Limited Magic: Planes with this trait permit only the use of spells and spell-like abilities that meet particular qualifications. Magic can be limited to effects from certain schools or subschools, effects with certain descriptors, or effects of a certain level (or any combination of these qualities). Spells and spell-like abilities that don’t meet the qualifications simply don’t work.

Wild Magic: On a plane with the wild magic trait, spells and spell-like abilities function in radically different and sometimes dangerous ways. Any spell or spell-like ability used on a wild magic plane has a chance to go awry. The caster must make a caster level check (DC 15 + the level of the spell or spell-like ability) for the magic to function normally. Failure means that something strange happens; roll d% and consult Table 7–16: Wild Magic Effects.

Table 7-16: Wild Magic Effects

01-19The spell rebounds on its caster with normal effect. If the spell cannot affect the caster, it simply fails.
20-23A circular pit 15 feet wide opens under the caster’s feet; it is 10 feet deep per level of the caster.
24-27The spell fails, but the target or targets of the spell are pelted with a rain of small objects (anything from flowers to rotten fruit), which disappear upon striking. The barrage continues for 1 round. During this time the targets are blinded and must make concentration checks (DC 15 + spell level) to cast spells.
28-31The spell affects a random target or area. Randomly choose a different target from among those in range of the spell or center the spell at a random place within range of the spell. To generate direction randomly, roll 1d8 and count clockwise around the compass, starting with south. To generate range randomly, roll 3d6. Multiply the result by 5 feet for close-range spells, 20 feet for medium-range spells, or 80 feet for long-range spells.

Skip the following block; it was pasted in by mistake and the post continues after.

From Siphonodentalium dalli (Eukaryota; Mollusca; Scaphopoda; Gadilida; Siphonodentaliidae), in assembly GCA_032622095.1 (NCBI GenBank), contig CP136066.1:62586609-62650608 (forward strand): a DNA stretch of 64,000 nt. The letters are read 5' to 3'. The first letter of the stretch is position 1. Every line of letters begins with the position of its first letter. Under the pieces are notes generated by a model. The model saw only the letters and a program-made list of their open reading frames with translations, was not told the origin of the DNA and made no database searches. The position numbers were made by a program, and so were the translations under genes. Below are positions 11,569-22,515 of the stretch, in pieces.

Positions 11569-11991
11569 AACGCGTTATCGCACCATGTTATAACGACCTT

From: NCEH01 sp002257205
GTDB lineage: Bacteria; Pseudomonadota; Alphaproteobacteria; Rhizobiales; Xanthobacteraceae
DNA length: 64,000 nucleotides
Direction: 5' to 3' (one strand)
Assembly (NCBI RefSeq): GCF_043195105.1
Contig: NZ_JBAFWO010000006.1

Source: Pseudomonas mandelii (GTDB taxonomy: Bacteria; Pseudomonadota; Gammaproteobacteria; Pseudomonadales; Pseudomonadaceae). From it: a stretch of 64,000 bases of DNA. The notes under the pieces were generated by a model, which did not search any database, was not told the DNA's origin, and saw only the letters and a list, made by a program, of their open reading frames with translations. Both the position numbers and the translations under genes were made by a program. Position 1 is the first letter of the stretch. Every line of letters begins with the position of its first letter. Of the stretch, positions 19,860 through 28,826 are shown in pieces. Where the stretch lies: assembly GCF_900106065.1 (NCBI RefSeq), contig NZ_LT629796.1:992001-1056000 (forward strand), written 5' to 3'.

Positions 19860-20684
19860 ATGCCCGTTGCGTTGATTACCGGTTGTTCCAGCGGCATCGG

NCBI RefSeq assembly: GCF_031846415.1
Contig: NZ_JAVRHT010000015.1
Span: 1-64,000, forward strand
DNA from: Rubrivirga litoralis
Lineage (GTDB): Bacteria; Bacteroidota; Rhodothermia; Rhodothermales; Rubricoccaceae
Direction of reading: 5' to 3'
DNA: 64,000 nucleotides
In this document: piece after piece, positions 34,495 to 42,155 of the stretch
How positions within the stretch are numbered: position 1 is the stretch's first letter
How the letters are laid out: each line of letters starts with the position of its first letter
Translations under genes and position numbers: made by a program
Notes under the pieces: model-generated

32-35The spell functions normally, but any material components are not consumed. The spell is not expended from the caster’s mind (the spell slot or prepared spell can be used again). Similarly, an item does not lose charges, and the effect does not count against an item’s or spell-like ability’s use limit.
36-39The spell does not function. Instead, everyone (friend or foe) within 30 feet of the caster receives the effect of a heal spell.
40-43The spell does not function. Instead, a deeper darkness effect and a silence effect cover a 30-foot radius around the caster for 2d4 rounds.
44-47The spell does not function. Instead, a reverse gravity effect covers a 30-foot radius around the caster for 1 round.
48-51The spell functions, but shimmering colors swirl around the caster for 1d4 rounds. Treat this as a glitterdust effect with a save DC of 10 + the level of the spell that generated this result.
52-59Nothing happens. The spell does not function. Any material components are used up. The spell or spell slot is used up, an item loses charges, and the effect counts against an item’s or spell-like ability’s use limit.
60-71Nothing happens. The spell does not function. Any material components are not consumed. The spell is not expended from the caster’s mind (a spell slot or prepared spell can be used again). An item does not lose charges, and the effect does not count against an item’s or spell-like ability’s use limit.
72-98The spell functions normally.
99-100The spell functions strongly. Saving throws against the spell incur a –2 penalty. The spell has the maximum possible effect, as if it were cast with the Maximize Spell feat. If the spell is already maximized with the feat, there is no further effect.